When an FSP is onboarding a customer, it might try to identify the customer using a biometric national identity service, if such a service exists. This entails capturing the prospective customer’s biometric profile and comparing it with the biometric held on that same person (1:1 matching) by the national identity service. If there is a match, the service might release some additional attributes for that customer, which can be used to conduct customer due diligence.
After completing this process, the FSP might issue a digital identity derived from the national identity that the customer can use, for example, in digital banking. This might include a biometric profile to be used by customers to authenticate themselves when they log on to their bank’s services. In each case, the FSP undertakes 1:1 biometric matching; no 1:N matching is even attempted.
No single biometric will work for everybody
The type of biometric used by an FSP should suit its customer base. For example, fingerprints are notoriously unreliable if most people being registered for a financial service are manual workers, live in a dusty environment, smoke or are over 50. Voice is difficult to use with mobile phones because cheap phones tend to have poor microphones, which may not capture the full vocal range or overlay a hiss.
In addition to physical factors, personal and cultural sensitivities can also affect the usability of some biometrics. The various vein biometrics that require you to, for example, place your finger in a tube, tend to be unpopular. Iris biometrics are disliked because people are quite reasonably sensitive about their eyes.
Therefore, a service that relies on biometrics should not necessarily use just one biometric. Rather, an approach like that taken by Aadhaar in India might be more appropriate. During Aadhaar registration, all 10 fingerprints are captured along with both irises. To make the service usable by everyone, facial biometrics are also being captured now.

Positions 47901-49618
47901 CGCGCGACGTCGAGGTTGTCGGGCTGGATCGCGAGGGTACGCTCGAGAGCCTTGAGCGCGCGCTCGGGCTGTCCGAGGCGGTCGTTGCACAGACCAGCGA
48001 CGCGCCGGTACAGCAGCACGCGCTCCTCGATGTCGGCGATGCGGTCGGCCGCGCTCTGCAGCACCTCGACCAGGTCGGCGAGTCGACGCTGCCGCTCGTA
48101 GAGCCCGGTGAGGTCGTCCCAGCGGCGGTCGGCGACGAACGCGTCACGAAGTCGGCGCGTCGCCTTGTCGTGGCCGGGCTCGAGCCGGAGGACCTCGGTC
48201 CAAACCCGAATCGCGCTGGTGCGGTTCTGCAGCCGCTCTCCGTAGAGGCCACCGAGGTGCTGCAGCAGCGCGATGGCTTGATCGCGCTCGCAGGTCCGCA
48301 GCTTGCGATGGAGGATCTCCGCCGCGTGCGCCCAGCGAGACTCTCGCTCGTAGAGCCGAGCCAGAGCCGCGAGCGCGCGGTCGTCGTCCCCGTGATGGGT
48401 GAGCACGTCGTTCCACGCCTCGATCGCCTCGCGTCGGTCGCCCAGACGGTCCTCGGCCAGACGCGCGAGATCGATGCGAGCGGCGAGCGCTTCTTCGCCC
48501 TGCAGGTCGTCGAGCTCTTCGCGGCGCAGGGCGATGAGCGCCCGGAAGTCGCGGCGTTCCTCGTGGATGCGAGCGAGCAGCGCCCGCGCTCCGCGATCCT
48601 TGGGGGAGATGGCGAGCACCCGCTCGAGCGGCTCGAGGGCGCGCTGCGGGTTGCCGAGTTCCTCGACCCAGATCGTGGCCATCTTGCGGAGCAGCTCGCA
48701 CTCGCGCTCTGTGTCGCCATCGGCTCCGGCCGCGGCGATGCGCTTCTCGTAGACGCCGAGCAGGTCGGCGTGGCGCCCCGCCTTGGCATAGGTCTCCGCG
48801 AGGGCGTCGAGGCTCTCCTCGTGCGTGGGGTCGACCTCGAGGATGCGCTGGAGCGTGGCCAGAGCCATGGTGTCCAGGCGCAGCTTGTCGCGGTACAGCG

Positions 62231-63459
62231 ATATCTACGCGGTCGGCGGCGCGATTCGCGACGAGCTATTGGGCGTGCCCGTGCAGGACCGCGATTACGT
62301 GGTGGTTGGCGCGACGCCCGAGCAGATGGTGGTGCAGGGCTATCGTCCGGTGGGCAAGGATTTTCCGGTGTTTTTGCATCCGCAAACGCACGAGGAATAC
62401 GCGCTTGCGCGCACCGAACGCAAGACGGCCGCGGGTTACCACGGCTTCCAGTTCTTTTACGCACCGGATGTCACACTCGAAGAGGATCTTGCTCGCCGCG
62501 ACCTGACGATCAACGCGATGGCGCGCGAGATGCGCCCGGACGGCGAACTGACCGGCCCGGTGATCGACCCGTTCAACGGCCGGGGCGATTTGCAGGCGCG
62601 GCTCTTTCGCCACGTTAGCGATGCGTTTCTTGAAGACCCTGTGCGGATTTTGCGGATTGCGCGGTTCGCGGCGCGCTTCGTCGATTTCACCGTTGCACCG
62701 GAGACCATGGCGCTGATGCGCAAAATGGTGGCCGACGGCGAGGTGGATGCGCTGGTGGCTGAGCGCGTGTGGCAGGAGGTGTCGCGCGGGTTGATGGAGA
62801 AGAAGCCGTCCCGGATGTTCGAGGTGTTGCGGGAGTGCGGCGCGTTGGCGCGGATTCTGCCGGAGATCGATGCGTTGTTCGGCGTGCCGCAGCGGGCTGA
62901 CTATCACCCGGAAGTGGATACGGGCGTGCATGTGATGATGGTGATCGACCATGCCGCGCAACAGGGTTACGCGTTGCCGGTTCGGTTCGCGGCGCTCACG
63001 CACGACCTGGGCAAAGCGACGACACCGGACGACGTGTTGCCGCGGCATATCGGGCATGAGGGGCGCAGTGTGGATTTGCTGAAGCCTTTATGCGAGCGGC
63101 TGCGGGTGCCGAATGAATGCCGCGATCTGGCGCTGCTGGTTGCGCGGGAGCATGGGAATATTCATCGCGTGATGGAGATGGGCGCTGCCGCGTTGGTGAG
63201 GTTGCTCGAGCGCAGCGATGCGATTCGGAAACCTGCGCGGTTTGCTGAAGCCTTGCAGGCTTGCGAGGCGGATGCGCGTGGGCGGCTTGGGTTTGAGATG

Biometrics can be a powerful set of technologies when delivering services in an environment where identity fraud is likely or a significant proportion of the population is illiterate or innumerate. Although biometrics are not straightforward to use, a greater understanding of their mode of operation, strengths and limitations will greatly enhance their effectiveness.
a biometrics verification based payment system could be very risky without having a system of continued monitoring, evaluation and course correction. a poor authentication system could lead towards large scale embezzlements and frauds. the Programme that I am affiliated with has witnessed the appearance of many such negative efforts by the payment agents of the implementing partners and through proactive vigilance we have been able to cut short the impact by killing it in its initial stages otherwise one can well imagine the quantum if the system is catering for more than 5.2 million illiterate women recipients.
Further, my last ten years experience has exposed the importance and criticality of financial literacy for any technology based payment systems and no matter whatever and which risk mitigating measures are taken the impacts are not ideal if the recipients of the funds are financially illetrate.
Thank you for your comment. You are right to highlight that having a "system of continued monitoring, evaluation and course correction" is essential. I'd argue that it is a key point of good practice for any financial service, but unfortunately it is too often neglected. Like you, I have experience of its effectiveness - allowing my team to become aware of frauds whilst they were still small scale, and act to close the door promptly. Without such monitoring, such frauds may start small, but once their effectiveness has been demonstrated they can scale up frighteningly quickly.
I'd also agree wholeheartedly with your comments about financial literacy. Lack of financial literacy, coupled with a lack of technological familiarity, is a significant stumbling block to financial inclusion initiatives. It concerns me that we as service providers sometimes expect far too much of people; only a short time ago, many existed entirely in a world of physical cash, and we expect them to quickly adapt to not only the dematerialisation of cash, but also to managing their money through another new technology, the mobile phone. We could do better, and there are technological approaches to reducing the size of that huge step up we are expecting people to take.